New effort to protect whales outside Golden Gate

July 24, 2012 12:00:00 AM PDT
There is a new effort to protect whales off the coast of San Francisco because an alarming number have been killed by ships. So now, NOAA - The National Oceanic and Atmospheric Administration -- is asking ships to slow down in the Gulf of the Farallones and the Cordell Bank National Marine Sanctuary.

Whales are increasingly in danger of being struck by ships outside of the Golden Gate Bridge. In fact, NOAA says its spotters saw five humpback whales feeding inside a shipping lane on Tuesday.

On June 21st, an endangered fin whale was found near Point Reyes. An autopsy showed the whale's spine had been cleanly severed in half, most likely by the propeller of a ship.

"Right now we have an abundance of whales just outside the Golden Gate Bridge," said Maria Brown from NOAA.

That's why NOAA is recommending all ships slow down to 10 knots in the shipping lanes.

"Today, our access crews spotted a minimum of 30 whales, primarily humpbacks and their calves, between the Farallon Islands and the Golden Gate Bridge," said Brown.

NOAA says the whales are eating huge amounts of krill that are swarming closer to the coast this year, but they're right in the shipping lanes and the decision to slow down is voluntary.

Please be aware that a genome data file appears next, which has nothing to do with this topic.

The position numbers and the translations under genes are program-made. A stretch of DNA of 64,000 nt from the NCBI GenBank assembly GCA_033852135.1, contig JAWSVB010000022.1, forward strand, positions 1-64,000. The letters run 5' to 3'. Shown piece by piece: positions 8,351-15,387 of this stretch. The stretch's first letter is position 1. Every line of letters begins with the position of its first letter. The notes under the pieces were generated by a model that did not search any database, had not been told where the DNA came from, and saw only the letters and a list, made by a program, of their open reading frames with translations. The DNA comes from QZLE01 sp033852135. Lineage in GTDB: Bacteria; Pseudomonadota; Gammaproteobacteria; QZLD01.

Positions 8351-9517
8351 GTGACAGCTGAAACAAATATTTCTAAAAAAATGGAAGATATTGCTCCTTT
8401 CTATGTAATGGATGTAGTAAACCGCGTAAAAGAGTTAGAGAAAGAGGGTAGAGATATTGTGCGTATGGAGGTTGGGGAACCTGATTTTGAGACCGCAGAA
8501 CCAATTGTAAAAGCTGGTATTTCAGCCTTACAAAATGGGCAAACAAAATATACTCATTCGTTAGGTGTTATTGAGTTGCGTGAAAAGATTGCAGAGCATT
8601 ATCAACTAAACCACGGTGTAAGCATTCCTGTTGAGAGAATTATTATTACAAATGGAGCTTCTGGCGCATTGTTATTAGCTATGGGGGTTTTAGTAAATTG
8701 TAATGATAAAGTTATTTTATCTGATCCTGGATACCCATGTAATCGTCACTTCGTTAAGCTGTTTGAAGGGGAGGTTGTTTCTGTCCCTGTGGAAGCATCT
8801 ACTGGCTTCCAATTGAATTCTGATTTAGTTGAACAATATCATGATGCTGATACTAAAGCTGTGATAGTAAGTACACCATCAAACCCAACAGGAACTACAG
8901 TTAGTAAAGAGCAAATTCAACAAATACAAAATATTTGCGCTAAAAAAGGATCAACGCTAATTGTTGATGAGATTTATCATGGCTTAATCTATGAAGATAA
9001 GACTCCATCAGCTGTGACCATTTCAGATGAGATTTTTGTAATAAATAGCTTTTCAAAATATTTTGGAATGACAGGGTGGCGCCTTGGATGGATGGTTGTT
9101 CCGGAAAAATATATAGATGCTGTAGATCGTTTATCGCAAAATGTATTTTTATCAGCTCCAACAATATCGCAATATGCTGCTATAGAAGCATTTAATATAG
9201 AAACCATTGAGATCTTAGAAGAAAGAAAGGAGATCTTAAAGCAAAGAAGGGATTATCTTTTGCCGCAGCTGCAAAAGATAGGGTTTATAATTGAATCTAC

"Obviously, it's counter to their business interests to slow down. They have schedules to make," said John Berge from the Pacific Merchant Shipping Association.

Berge says the industry is making a good faith effort to follow the recommendation.

"The crews on the ships also understand that whales are magnificent animals and nobody wants to hit them, so I think if they can see a real nexus between actions that might be required of them and a benefit to the whale population, then we're hoping for success," said Berge.

If it doesn't work, NOAA says it may enact a mandatory rule that would move the shipping lanes further from the coast, and create a slow lane.

"It would be voluntary at first. And if there wasn't compliance, we would look at doing a regulatory action and making it mandatory for vessels to move to a different lane when there are large aggregations of whales," said Brown.

But the shipping industry is already cooperating. Recently, it agreed to have trained whale spotters who will help send out warnings to other ships.

Both NOAA and the shipping industry agree it's going to require a lot of outreach by both parties.


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